**trigger warning – contains themes of weight loss, body image and, specifically, control**
I've often looked upon people with self-restraint as if they are a different species. The ability to choose fruit over cake even some of the time, to put a bulldog clip around a half-eaten bag of Walkers Sensations to save the rest for later, to walk past a Gregg's without nipping in for a sausage and bean bake, these things are all alien to me.
Things I was unable to do for more than two weeks until I found my fat club. The first session was nothing short of life-changing. The group leader dropped epiphanies like loose change.
If you are one of the aforementioned women who sees food as fuel, not simultaneously a treat, tool for self-flagellation, comfort food and friend, they may seem blindingly obvious. For me they were the start of a journey I hope will lead to a healthier, happier lifestyle, with two stone shifted by Easter.
YOU ARE NOT A DUSTBINSession one fell just after new year so the focus was on delicious festive left-overs. The message was to throw them out. 'NO!' I thought. 'What a waste!'
And yes, many of us clear up our plates, cupboards and fridges adamant that no scrap shall be wasted; as Bob Geldof and our mothers taught us: there are starving children in Africa who would love that food.
But here's the kicker – that food was wasted when you bought too much, made too much or served too much, you are not redeeming it from wasted to useful when you cram it into your own stomach, TREATING YOURSELF LIKE THE DUSTBIN.
This is what I did, every day.
You know what is a waste? Paying £5 a week for a fat club to then NOT lose any weight. I'm now buying, cooking and serving less food, weaning myself off the fear that I won't be full to bursting after finishing what's on my plate.
YOU WOULDN'T SMASH AN IPHONE FOR A CRACK IN THE SCREEN A lady in group was resigned to the fact that there was no way she was losing weight next week because she had friends cooking for her two out of seven nights.
I've been this woman: “Oh it's my birthday week, I have a night out and a posh meal so there's no point sticking to my plan at all until Monday, I may as well give up now and eat this family bag of Maltesers.”
WRONG! In that week there were 19 meals out of 21 that she could control. (This works whether your plan is a fat club, a quest to eat all natural, new-found veganism or that bloody 5:2 diet everyone seems to be on).
I no longer give myself the excuse of not being in control, or of having made one slip up, to gorge on crap that, ultimately, makes me feel worse about myself, making me want to eat more. The result? In a week when I had two nights out I still managed to lose an (albeit paltry) half a pound.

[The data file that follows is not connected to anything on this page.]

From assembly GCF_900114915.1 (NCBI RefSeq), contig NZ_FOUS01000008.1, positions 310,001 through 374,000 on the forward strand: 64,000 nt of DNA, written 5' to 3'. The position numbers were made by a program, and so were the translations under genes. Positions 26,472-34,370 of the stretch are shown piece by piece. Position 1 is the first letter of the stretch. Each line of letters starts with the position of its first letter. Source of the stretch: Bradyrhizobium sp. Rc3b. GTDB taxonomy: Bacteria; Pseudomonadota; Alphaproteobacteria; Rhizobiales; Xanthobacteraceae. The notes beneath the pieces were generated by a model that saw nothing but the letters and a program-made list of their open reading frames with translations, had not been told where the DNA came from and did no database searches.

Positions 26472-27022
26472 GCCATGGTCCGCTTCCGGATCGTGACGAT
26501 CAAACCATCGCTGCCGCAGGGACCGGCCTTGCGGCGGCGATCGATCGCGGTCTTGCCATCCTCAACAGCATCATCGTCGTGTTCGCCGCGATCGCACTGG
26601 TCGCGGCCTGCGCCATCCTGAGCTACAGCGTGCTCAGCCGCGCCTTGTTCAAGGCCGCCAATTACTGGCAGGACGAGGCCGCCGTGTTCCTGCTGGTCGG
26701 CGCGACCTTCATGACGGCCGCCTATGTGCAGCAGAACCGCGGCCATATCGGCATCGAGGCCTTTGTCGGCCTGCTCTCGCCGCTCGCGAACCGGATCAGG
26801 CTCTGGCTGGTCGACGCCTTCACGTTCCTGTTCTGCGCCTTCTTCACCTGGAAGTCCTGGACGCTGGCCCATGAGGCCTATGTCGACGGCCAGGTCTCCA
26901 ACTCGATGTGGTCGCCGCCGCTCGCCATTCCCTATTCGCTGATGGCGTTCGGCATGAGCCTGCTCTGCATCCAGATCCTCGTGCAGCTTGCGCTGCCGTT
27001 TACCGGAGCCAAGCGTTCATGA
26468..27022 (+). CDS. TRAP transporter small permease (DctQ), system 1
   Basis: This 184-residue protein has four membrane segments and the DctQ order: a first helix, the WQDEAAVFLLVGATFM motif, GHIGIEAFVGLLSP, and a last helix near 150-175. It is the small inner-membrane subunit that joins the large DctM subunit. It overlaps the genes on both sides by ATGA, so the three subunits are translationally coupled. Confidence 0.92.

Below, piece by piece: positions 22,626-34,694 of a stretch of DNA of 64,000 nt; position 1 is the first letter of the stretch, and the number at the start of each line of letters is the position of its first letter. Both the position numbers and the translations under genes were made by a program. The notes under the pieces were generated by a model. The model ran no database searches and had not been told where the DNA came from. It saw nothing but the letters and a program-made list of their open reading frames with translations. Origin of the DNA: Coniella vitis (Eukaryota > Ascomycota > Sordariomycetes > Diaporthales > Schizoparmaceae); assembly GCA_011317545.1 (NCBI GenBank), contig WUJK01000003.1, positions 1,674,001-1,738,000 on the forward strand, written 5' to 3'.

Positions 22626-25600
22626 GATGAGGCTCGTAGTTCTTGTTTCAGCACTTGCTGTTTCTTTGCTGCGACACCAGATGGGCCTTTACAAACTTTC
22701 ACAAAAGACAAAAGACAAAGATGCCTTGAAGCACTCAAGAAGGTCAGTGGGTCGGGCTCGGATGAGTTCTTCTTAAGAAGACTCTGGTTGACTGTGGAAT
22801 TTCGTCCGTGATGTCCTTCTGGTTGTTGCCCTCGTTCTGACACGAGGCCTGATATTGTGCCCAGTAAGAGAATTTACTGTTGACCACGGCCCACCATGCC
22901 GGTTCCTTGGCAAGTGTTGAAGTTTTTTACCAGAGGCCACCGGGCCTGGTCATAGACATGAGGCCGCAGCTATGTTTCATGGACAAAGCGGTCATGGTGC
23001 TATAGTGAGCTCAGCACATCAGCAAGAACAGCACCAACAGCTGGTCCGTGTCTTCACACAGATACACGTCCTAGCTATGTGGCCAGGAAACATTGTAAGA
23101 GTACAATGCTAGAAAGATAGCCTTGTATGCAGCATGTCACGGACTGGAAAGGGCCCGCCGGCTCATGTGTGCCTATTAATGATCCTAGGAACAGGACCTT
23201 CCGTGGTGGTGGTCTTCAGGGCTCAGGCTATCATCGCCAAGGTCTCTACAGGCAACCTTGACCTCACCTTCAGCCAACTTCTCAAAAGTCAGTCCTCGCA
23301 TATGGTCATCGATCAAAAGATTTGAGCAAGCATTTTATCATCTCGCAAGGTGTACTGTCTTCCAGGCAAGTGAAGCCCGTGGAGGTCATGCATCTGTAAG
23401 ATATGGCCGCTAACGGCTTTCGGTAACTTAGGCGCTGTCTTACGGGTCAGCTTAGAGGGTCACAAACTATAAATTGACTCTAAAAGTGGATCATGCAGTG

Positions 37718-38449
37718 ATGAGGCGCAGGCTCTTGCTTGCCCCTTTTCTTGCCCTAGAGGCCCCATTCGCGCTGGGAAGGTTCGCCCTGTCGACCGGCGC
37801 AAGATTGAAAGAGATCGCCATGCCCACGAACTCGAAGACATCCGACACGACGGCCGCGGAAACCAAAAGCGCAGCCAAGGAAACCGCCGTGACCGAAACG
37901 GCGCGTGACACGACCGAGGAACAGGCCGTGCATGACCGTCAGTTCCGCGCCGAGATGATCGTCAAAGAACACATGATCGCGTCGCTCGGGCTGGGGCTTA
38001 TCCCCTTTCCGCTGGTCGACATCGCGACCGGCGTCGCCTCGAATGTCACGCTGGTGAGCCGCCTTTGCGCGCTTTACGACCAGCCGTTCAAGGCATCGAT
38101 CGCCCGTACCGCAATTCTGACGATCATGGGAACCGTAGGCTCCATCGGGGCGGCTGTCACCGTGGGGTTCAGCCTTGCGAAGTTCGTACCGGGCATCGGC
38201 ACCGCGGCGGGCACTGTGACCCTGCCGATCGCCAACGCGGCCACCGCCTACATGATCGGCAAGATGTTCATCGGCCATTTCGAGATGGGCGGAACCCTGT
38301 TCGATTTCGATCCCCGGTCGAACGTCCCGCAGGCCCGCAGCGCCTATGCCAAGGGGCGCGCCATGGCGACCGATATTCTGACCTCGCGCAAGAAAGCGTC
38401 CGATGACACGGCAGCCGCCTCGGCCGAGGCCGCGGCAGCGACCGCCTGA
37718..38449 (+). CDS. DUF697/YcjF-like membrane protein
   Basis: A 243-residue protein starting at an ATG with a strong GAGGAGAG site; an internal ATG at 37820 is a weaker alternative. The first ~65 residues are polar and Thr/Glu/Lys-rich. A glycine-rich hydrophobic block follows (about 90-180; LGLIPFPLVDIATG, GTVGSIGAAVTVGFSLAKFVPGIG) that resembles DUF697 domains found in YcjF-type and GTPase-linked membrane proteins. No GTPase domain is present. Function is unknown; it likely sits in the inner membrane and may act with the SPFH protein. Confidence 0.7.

PLAN AHEADOk, this is pretty obvious, but if you bother to have healthy food around, you are more likely to eat that than a bag of crisps. I am lazy, if there's food on my desk I'll trough that before traipsing to Tesco for a Lion bar, so my desk is now covered with fruit, veg and cereal bars I can eat.
The fat club I've chosen encourages healthy choices and judgement rather than counting and weighing, so I'm learning how much is enough and the difference between a treat and a binge. But by buying in grapes and melon, batch cooking and taking my leftovers in for lunch, I'm making it much easier (and far less effort) to make good decisions (banana: good – three burritos a week: bad).
I AM NOT SHITThe most important thing I've learned is that I'm NOT shit at eating healthy. That was an excuse for me to keep eating rubbish.
I've now met a gang of women who all thought they were shit at losing weight, and were destined to be fat; they told themselves the same ridiculous things I did to allow them to keep eating refined sugar and additives and saturated fat, while knowing they were unhappy with the way they looked and felt, by making themselves more unhappy by perpetuating it.
And I hope this doesn't make anyone feel that they SHOULD be losing weight, joining a fat club or sticking to a diet. But if, like me, you have always thought you couldn't possibly change the way you see food, I'm afraid to say you are wrong.
I wasn't happy. I felt like crap after binging on sugar. I avoided the mirror because I knew I was letting myself down and I used food to beat myself up for being a bit overweight. I didn't respect my body or the things I want it to do.
So out of all the things fat club has taught me, the most important was that, I'm an idiot. I was kidding myself. I can be slim if I want to be, and I hope that soon I will.
Have you ever gone to a fat club? Did it work? Did you keep the weight off? What did you learn? Am I mad to wish it was twice a week?
Tory is on Twitter @ToryFrostWrites.